S2S4E took part in a workshop that gathered together European projects from the Climateurope network to show the state of the art of climate visualisations.
The big challenge of a climate service is communicating climate information to those in charge of making decisions based on these data, that are not always familiar with technical concepts. Visualisation of climate services becomes then a crucial issue to transfer knowledge in a user-friendly way, empowering stakeholders to make informed decisions for economic and societal benefits, regardless of their scientific knowledge.
The different aspects of data visualisation were among the topics tackled in a dedicated workshop organised in the framework of the Climateurope initiative for projects from their climate services network. The final goal was to have a synthesis of the state of the art of climate visualisations and compile lessons learned to create a document with useful recommendations for the next generation of climate services.
After a preparatory meeting involving 25 participants from interested climate services projects, the workshop was held on 19 November 2020 during the 4th Climateurope webstival, being conducted by Isadora Jiménez and Marta Terrado from the Barcelona Supercomputing Center (BSC). The interactive presentation allowed the participants to have a live discussion on visualisation topics, sharing their personal views and professional experiences.
Most of the participants agreed on the importance of simplifying complex information to make it accessible and easy to understand for decision-makers and other stakeholders. To achieve this critical goal, the motto "a picture is worth a thousand words" prevailed among climate services providers over other formats like reports or long texts.
Communicating uncertainty and probabilities to stakeholders
Different ways of displaying climate information for different kinds of users were shown during the workshop, from weather forecasts to seasonal predictions, long-term climate projections or climate change scenarios. The main challenge of these climate service visualisations, according to participants’ feedback, was communicating uncertainty and probabilities to stakeholders. Showing interactive options, using scenarios, focusing on extreme events, or providing averages and ranges were among the possible options mentioned by providers of climate services.
Skill, anomaly, percentile, uncertainty, or model are among the common technical terms used by climate experts. Choosing the right terminology for non-climate experts was another difficult task discussed during the event. There was a general consensus that terminology needs to be adapted to the users’ expertise in favour of understanding. In addition, using the local language of stakeholders to deliver climate services could be an advantage in some situations.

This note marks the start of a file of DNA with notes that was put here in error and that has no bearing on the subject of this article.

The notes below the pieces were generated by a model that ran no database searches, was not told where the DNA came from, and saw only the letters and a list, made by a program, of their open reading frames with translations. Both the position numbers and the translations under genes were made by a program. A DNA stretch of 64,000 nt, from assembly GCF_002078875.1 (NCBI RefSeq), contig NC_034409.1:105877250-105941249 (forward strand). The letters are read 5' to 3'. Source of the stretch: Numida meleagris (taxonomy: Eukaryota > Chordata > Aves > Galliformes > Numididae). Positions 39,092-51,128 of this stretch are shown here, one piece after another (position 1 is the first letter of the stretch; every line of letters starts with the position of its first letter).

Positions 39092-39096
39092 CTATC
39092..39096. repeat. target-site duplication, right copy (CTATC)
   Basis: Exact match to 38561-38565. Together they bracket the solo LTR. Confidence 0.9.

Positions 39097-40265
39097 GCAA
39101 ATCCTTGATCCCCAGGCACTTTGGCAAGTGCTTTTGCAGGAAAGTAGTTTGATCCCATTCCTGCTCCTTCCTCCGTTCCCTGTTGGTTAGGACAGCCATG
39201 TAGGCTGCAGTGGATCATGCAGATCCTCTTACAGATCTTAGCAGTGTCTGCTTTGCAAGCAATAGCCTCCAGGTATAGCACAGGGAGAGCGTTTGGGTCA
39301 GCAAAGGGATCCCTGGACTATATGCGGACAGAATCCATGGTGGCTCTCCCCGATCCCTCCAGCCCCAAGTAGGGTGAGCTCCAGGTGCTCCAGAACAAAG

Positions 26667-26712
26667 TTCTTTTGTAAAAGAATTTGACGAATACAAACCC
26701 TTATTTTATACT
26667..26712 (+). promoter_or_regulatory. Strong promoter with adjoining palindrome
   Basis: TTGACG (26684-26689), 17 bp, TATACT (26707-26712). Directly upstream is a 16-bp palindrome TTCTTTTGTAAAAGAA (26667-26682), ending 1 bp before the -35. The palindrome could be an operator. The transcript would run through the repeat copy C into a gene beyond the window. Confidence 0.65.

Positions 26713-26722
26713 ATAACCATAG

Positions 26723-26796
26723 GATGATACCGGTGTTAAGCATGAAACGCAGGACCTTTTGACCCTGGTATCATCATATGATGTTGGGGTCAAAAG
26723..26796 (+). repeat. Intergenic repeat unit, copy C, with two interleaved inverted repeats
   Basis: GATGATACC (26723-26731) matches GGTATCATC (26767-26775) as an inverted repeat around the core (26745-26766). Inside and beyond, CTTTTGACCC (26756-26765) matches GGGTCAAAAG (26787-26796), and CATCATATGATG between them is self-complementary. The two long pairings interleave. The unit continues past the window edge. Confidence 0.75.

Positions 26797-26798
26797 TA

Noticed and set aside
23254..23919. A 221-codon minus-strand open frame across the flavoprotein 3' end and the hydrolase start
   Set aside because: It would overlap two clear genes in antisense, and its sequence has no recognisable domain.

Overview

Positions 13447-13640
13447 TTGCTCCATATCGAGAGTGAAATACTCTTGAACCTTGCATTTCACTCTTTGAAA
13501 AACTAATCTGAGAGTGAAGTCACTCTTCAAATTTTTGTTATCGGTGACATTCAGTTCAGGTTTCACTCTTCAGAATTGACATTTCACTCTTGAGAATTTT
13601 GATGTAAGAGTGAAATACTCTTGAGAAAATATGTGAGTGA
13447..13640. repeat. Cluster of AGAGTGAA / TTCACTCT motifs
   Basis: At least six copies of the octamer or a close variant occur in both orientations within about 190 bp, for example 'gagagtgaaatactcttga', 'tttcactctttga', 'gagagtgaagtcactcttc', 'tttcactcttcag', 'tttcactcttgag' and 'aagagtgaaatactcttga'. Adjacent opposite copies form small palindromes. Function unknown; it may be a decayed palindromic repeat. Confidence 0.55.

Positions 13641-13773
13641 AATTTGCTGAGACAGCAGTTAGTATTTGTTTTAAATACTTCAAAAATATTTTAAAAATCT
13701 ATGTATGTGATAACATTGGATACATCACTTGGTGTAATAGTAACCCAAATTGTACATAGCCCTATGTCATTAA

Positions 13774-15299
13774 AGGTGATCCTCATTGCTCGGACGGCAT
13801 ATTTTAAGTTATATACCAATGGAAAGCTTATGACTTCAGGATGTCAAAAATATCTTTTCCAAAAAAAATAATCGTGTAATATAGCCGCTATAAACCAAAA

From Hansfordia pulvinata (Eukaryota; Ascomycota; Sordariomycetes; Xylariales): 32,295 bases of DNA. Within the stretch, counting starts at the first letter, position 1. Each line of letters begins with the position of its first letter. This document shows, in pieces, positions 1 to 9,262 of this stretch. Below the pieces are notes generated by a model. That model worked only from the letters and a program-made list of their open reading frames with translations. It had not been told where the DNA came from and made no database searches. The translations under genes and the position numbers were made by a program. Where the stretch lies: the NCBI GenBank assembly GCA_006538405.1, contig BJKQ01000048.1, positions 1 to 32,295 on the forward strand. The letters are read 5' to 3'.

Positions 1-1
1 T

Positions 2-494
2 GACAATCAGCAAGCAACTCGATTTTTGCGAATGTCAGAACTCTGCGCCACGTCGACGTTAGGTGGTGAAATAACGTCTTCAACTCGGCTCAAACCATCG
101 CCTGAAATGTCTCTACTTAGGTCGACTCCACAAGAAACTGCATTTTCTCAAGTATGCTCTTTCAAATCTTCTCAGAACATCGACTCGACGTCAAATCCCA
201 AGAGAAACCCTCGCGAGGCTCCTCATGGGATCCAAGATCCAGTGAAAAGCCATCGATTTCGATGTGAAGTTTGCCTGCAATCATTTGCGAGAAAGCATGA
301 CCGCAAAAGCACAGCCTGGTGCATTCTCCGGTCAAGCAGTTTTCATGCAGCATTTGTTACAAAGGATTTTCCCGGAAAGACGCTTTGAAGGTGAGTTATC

Keep it simple, that can be considered the main takeaway of the climate services visualisation workshop organised by Climateurope. Other key aspects to take into account were following a user-centred design (UCD) approach, dosing information, using storytelling and putting into practice a multidisciplinary approach involving climate scientists, designers, experts in user experience, social scientists and communication experts. Everything possible to try to find the perfect balance between scientific precision and general understanding.
The case of the S2S4E Decision Support Tool (DST)
S2S4E was one of the EU-funded projects that took part in the webinar organized by Climateurope. The Decision Support Tool (DST), the sub-seasonal to seasonal forecasting tool developed in the S2S4E project, was an illustrative example of an interactive service where users can clearly visualize climate data in an understandable way.
From June 2019, the DST is an online operational tool for energy decision-makers in solar, wind and hydropower production, and energy demand. The service allows users to explore probabilistic predictions of essential climate variables, such as precipitation, solar radiation, temperature and wind, as well as energy indicators, for weeks and months ahead.
The challenge for the creation of a successful DST was the complexity of probabilistic forecasts, and how to communicate forecast uncertainty to decision-makers. To solve probability and uncertainty communication, the DST map interface included three main features: color, size and a subtractive filter, which facilitate visualisation and user experience.
The prediction is shown as a circle in a map, the color of which conveys the most probable of three categories (above-orange, below-blue or normal-grey) in the future trend of a selected variable. To visualize the probability, as only categories predicted with high probability might trigger a decision, users can set a threshold that encodes a larger circle’s size enabling fast visual detection. Triangle figures indicate regions where the forecast predicts the probability of an extreme event.
A user-centered design process was essential in the development of the DST. Multiple interviews, including eye-tracking experiments, were done until the users identified clearly and quickly regions with increasing or decreasing trends and their interactivity was intuitive. The result has been a tool available to everyone that someone without too much experience in climate forecasts can use and understand.
Written by Jose L. Cánovas (Barcelona Supercomputing Center)